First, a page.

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MOBILE USAGE CHANGES TRAVEL EXPERIENCE

PLACEABLE RESEARCH


Hoi An Entrance Fee
The rapid move to mobile research and bookings means travelers require easier ways to access content. In 2014, approximately 40% of leisure travelers and 35% of business travelers will use mobile search engines to find hotels, and this number will only grow, with 72% of travelers worldwide saying that the ability to book via mobile device is useful.

Placeable has recently conducted a survey where they surveyed 1,000 consumers to find out about how they research and find businesses before and during their travels. Read the FULL ARTICLE for key findings and nicely illustrated infographic.

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CITY PASS GUIDE DISTRIBUTION

CITY PASS GUIDE INCREASES ITS DISTRIBUTION NETWORK


Julien Robellet, Distribution Manager at City Pass Guide, talks about the quick and high increase of the distribution network.

Lee Starnes - Content Manager
Aiming to reach a larger number of readers and provide useful and meaningful information to travellers and residents, City Pass team has done a great effort on its distribution channels. READ FULL STORY

SEE THE INFOGRAPHIC DISPLAYED ON THE LEFT IN FULL SIZE

If you wish to contact Julien directly, email him at distribution@citypassguide.com





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FOOTBALL TOURNAMENT
FOR CHARITY IN HCMC

SPORT & FUN ON SAT 19TH JULY

 
CityPass Guide is a proud sponsor of the 1st Inter-Company Football Tournament, organized by BBGV. The event will bring 16 teams together to compete for the Championship title. Colleagues, families, sponsors, associates and volunteers will support and cheer on the football teams throughout the day.

Date: Saturday 19th July 2014
Time: 08:30 to 17:30
Where: RMIT University, 702 Nguyen Van Linh, District 7, HCMC
  • Fun and games for adults and children
  • All proceeds go to support local charities in Vietnam
For more info visit the Event Page
Top Three Souvenir Shops in Hanoi

If you´re interested in collaborating with City Pass Guide in the promotion of your Events/Deals, please write an email to carlos@citypassguide.com

For more Events in Vietnam, visit our Deals & Events Calendar

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Golf in Dalat

By: Simon Stanley

"City of Eternal Spring", Why not?

Golf Clubs

Dalat is the stepping stone to the Central Highlands of Vietnam.  It stands at 1475 metres and this French influenced city is a breath of fresh air after the mayhem and humidity of Hanoi and Ho Chi Minh. Dalat has been known for decades as the "City of Eternal Spring". This is due to its year round cool crisp mountain climate.  Dalat is the centre for vegetables and flowers, which grow in abundance in the rich, dark colored soil.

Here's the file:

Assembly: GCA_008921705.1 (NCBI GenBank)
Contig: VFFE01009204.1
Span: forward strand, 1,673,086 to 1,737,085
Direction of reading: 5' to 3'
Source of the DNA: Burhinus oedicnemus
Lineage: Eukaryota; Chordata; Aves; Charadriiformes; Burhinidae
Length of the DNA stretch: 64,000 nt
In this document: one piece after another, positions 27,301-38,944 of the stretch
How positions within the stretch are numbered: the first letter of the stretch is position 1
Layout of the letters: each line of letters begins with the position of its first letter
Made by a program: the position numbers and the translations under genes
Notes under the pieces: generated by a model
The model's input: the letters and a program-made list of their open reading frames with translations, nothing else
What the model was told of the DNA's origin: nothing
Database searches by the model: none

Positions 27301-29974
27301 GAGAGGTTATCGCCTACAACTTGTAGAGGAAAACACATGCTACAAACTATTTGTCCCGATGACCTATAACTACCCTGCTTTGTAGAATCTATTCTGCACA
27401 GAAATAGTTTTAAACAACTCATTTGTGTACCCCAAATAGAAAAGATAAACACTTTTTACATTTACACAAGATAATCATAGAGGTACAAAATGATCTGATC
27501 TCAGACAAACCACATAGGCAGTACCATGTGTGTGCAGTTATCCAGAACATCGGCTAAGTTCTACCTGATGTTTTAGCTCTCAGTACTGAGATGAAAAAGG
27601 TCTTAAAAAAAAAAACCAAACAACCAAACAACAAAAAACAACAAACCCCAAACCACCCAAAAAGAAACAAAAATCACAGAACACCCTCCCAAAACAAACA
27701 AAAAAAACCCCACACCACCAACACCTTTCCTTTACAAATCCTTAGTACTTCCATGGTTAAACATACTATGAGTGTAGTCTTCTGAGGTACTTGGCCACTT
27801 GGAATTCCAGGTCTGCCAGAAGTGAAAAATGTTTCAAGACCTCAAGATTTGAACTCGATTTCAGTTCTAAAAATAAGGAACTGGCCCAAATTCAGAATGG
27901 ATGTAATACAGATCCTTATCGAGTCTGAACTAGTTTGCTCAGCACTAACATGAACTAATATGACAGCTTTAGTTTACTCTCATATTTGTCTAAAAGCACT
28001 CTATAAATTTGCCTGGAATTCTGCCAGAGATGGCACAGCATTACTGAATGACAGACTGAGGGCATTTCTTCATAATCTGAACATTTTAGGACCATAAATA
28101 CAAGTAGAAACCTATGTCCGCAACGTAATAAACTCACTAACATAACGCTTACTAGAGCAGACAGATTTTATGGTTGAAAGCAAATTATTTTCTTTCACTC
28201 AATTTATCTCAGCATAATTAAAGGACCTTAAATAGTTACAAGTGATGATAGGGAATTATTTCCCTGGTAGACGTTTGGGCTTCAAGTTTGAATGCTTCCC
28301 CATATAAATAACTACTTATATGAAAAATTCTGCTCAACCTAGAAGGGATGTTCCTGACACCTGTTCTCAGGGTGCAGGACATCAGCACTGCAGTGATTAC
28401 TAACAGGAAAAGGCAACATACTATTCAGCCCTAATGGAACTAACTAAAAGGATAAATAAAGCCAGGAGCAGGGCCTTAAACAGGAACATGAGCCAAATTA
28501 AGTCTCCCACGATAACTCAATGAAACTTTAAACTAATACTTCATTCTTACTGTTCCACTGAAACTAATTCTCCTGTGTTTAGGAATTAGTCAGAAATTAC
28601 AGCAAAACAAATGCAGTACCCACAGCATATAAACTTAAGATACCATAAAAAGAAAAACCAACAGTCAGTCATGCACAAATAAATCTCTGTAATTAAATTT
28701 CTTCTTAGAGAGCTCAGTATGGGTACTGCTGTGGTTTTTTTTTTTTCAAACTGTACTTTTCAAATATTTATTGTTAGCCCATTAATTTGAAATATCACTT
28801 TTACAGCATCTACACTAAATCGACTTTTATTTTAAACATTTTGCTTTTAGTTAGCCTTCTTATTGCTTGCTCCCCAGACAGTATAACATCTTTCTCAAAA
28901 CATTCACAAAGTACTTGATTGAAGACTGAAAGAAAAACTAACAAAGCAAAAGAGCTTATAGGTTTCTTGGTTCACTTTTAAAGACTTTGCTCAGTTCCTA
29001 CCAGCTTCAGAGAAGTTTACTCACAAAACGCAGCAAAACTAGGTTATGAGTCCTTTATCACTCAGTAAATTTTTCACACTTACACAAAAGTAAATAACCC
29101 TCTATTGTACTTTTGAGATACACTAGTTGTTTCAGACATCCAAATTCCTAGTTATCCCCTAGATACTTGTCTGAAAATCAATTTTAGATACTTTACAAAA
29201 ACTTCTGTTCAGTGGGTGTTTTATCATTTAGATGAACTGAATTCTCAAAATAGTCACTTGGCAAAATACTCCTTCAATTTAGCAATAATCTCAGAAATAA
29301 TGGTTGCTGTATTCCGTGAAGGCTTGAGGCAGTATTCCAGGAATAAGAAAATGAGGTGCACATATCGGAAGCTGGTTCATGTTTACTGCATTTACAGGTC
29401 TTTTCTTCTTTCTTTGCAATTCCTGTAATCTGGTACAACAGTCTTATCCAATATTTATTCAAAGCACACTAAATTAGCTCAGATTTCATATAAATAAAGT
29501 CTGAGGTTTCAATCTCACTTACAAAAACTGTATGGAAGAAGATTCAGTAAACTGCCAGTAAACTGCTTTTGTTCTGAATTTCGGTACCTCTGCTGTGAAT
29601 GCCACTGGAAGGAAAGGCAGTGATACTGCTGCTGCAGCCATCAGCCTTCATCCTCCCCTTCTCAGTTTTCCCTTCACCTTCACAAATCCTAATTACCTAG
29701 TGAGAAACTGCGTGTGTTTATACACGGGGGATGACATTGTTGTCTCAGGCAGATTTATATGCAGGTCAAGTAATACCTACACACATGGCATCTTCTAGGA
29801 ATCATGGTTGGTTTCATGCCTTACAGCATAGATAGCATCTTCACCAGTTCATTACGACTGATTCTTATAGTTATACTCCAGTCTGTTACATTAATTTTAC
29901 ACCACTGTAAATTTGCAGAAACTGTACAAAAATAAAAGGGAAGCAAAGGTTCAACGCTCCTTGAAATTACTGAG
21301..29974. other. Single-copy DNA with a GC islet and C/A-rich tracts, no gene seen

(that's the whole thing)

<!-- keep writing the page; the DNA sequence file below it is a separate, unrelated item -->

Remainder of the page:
Dalat palace golfGolfwise, it is well serviced by three golf courses, although two are only nine holes, with both scheduled for completion of 18 holes this year.  In 1994 Dalat Palace Golf Club emerged again as the ideal golf retreat in Southeast Asia. The 18- hole golf course is crafted into the area’s rolling hills, surrounded by stately pine trees and seated above the majestic lake Xuan Huong.. The course weaves its way through stately pine trees to oversized and delicately manicured bent grass greens.  For many years it has been rated as the best golf course in Vietnam and many would tell you that it still is.

The course makes full use of its mountainous setting and cooler climate with breathtaking views of famous Xuan Huong Lake nestled amongst French inspired architecture.  It really is a delight to play and tee times are easy to get during the week.  Weekends tend to be busy due to the influx of native golfers from Saigon and Hanoi. The clubhouse sets the scene for the entire course, built in 1956 and restored to its former beauty. It houses a fully equipped pro-shop, locker rooms and international standard restaurant.  Stya and play packages are available from the golf course owned Hotel du Parc and the upmarket Dalat Palace Hotel.  Check the website for promotion packages, such as twilight golf.  www.vietnamgolfresorts.com

Located about 15 minutes drive from the airport, Royale City Golf Club, whilst only 9 holes is an absolute gem of a golf course.  Some of the views will take your breath away and the par three third hole, with its 80 metre drop from tee to green is just stunning. Designed by Peter Rousseau, his concept is to keep the site as natural as possible, preservingRoyale city golf the beautiful trees, some of the paddy fields and other water features. At the same time, enhance it with more exotic flora and fauna and to utilize the many natural springs, waterfalls and smaller lakes.